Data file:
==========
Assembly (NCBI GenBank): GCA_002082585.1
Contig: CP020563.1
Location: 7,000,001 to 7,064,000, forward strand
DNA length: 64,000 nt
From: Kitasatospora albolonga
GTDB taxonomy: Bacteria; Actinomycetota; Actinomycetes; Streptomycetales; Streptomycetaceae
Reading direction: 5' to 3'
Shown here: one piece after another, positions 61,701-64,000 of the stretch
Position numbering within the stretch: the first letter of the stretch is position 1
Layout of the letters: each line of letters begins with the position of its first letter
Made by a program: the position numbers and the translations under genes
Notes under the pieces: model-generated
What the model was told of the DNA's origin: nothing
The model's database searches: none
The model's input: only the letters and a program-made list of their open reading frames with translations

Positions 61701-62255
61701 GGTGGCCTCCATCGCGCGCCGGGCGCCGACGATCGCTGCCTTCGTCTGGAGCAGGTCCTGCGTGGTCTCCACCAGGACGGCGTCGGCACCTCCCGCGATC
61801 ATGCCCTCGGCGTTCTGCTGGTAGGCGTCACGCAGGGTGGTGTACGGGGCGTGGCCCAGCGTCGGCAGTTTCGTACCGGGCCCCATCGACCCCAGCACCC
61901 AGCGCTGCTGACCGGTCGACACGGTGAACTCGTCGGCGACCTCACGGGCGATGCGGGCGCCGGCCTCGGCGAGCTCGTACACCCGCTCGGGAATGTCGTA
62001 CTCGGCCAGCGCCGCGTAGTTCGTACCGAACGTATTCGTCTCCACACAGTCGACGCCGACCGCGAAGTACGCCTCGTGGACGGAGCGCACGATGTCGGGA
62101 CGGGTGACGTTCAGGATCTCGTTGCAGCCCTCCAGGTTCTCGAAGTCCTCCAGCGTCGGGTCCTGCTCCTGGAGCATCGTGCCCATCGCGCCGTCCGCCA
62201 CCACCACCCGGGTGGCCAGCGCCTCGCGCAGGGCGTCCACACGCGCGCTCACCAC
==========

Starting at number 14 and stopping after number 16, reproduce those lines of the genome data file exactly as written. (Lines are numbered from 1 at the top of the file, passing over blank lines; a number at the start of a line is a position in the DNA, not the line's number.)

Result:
The model's database searches: none
The model's input: only the letters and a program-made list of their open reading frames with translations

Positions 61701-62255